m&S

 

So imagine my surprise when on a recent jaunt to Marks and Spencer’s, I came across stacks of yummy looking greengages. I didn’t hesitate to snap up a pack – I would have snapped up more but wanted to try them first to see if they were exactly as I remembered them to be. And they were! the greengages were deliciously sweet with that distinctive, delicate flavour I remembered so well.

The only problem was that they were so scrummy that I scoffed the lot before I could even consider attempting the recipes that were featured in the post!

Good old M&S! Now all I need is for them to bring back gooseberries!

Check out this article in Mail Online going back to September 2011. It appears that Marks and Spencers have been trying to get us reacquainted with this retro fruit for a while. I especially love the comment from the reader who says it’s time to bring back gooseberries – I swear it isn’t me!

http://www.dailymail.co.uk/news/article-2035777/Greengages-fight-way-flavour-outsell-apricots-25-cent.html

 

gingham-apron-pie-lady2.jpg

 

Tags: , , , , , , , , , , , , , , , ,

Supermodels Rocked The 90s!

 

Victoria’s Secret Angels are stunning and you’d be able to see that even without 20/20 vision! However when it comes to the catwalk queens of yesterday, I’m sorry but todays models couldn’t hold a candle to them – and the lashings of hair lacquer has nothing to do with it! Cindy, Christy, Claudia and co. are the original cover girls whose names were on everyone’s lips. Back in the 1990s, the Supermodel phenomenon was really taking off. Cindy Crawford said in an interview that she hated the term ‘Supermodel’ but love it or hate it, that’s what they were. Teenage girls used to stick posters of models up on their walls and fall asleep every night, dreaming of being discovered as a model and following in the footsteps of their idols. Teenage boys used to stick posters of models up on their walls and fall asleep every night dreaming of discovering a girl who looked like their pin up and following in her footsteps all the way to her front door!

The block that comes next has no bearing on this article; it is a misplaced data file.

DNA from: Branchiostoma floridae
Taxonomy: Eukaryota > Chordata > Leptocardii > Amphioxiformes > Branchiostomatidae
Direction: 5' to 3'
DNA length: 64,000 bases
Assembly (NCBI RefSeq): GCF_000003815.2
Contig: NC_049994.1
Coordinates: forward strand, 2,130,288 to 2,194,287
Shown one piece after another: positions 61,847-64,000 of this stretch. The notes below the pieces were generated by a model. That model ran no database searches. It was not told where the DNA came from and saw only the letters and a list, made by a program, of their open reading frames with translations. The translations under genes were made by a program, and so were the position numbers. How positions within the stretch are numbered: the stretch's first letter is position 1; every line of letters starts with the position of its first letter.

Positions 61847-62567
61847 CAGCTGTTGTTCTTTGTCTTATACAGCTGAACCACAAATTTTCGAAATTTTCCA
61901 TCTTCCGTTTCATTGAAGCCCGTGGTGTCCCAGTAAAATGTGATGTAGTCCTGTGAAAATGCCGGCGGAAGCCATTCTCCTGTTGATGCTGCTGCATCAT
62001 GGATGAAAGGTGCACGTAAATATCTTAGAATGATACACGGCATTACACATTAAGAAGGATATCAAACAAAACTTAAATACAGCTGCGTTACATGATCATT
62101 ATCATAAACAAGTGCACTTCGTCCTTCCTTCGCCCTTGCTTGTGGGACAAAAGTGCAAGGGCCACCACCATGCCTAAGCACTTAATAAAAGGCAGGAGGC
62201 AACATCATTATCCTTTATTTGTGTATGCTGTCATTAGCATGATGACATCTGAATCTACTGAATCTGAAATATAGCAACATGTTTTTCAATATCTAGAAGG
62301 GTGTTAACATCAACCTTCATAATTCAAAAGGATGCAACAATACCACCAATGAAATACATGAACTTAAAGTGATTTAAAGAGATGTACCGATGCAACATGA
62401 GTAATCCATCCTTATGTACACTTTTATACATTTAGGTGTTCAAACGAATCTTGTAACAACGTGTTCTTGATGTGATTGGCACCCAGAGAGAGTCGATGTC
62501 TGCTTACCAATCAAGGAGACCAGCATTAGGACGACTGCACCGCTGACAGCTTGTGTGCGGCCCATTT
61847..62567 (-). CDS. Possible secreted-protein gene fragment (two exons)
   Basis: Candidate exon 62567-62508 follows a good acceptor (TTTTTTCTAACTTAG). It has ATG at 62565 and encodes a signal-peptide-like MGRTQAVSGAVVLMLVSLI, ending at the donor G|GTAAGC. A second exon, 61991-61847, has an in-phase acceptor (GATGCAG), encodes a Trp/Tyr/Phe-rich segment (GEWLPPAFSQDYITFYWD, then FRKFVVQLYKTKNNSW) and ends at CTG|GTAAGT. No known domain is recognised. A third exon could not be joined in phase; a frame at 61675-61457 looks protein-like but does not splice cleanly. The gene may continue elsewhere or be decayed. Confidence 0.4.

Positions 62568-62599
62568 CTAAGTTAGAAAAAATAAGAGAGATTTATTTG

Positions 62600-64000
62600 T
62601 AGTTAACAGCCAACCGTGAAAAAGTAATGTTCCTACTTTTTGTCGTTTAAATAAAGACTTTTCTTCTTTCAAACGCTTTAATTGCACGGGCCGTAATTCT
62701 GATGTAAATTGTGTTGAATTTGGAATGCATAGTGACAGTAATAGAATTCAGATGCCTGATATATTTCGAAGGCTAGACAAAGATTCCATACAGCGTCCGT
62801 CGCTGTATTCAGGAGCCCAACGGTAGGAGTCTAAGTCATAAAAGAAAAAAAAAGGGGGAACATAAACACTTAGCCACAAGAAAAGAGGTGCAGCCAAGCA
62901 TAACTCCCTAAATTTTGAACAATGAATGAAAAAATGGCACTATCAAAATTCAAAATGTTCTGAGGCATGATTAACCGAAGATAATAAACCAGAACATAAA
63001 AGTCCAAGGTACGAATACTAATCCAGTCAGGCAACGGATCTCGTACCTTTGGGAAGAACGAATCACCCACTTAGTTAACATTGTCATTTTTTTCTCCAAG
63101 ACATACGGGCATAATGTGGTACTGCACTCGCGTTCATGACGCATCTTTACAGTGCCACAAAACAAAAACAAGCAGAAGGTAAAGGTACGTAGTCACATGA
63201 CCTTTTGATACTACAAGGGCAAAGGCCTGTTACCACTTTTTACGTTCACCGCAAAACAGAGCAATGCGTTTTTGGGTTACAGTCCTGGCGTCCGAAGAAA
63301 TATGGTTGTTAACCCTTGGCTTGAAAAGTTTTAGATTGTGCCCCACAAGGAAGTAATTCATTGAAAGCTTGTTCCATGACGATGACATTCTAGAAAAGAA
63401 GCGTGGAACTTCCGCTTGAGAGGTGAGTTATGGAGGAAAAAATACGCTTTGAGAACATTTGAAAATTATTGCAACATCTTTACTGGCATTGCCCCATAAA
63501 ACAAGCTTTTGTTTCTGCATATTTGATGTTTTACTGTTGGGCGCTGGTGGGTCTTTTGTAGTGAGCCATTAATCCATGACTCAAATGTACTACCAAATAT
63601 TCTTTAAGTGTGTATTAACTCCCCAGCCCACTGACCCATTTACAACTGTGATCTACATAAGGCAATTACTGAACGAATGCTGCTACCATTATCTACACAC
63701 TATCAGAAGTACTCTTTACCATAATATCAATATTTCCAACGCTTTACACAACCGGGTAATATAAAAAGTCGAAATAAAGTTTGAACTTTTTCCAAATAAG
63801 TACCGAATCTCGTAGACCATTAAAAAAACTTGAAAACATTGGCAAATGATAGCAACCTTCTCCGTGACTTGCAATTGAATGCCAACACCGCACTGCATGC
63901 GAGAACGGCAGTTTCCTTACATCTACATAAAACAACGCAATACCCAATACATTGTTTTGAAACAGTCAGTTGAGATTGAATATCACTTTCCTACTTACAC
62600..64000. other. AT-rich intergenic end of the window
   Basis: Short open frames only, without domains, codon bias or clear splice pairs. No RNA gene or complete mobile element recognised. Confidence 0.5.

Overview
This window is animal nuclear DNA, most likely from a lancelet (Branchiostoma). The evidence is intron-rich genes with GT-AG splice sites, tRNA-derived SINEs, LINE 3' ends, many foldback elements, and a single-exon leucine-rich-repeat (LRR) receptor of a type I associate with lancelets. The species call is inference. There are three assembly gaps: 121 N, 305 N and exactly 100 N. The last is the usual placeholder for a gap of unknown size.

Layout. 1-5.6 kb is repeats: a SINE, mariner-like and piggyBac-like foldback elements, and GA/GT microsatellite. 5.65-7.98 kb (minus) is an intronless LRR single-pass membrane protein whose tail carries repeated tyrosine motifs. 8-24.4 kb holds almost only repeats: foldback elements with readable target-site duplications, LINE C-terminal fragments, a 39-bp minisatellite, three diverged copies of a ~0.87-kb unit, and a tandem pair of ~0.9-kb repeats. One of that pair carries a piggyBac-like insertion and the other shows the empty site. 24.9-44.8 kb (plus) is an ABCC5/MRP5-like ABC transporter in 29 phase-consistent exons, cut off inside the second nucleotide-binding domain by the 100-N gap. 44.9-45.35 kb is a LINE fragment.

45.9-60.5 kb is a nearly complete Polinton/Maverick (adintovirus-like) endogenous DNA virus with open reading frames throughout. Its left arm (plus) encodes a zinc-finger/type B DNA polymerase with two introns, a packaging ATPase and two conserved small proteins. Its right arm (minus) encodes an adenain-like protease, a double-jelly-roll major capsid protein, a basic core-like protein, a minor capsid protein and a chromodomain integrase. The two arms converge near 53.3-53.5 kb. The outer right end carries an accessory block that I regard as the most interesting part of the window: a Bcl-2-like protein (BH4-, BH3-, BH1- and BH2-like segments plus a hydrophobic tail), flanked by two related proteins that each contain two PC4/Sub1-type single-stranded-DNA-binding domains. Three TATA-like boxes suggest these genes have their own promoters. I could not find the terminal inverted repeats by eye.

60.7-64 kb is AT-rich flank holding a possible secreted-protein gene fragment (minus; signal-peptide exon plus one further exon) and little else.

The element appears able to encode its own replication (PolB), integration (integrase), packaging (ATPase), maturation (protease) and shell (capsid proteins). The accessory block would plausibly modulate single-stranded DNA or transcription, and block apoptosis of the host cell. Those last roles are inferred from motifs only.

I was madly in love with New Kids On The Block and couldn’t find a pop band to measure up when they disbanded, so I didn’t move on to the ‘next big thing’ as most teenage girls did. Therefore supermodels became my pop stars. My interest (or obsession depending on how you looked at it) began when I was about thirteen and I started reading my school friend’s fashion magazines. It wasn’t long before I was buying my own. I loved learning about fashion, the industry, the designers but most of all the princesses of the runway. It was a great way to discover what Naomi, Elle and their friends were up to.

Their wasn’t a single supermodel whose height, eye colour and vital stats I didn’t know. I knew how they were discovered; where they came from; which agency they were with; their interests etc. I even looked forward to watching the World Music Awards held in Monaco every year because of the numerous appearances made by supermodels – and of course I looked forward to the musical appearances! I watched every documentary about the fashion industry and modelling reality TV shows such as Babewatch and Model Behaviour. and I was always happiest when I saw that the latest edition of Top Model was available.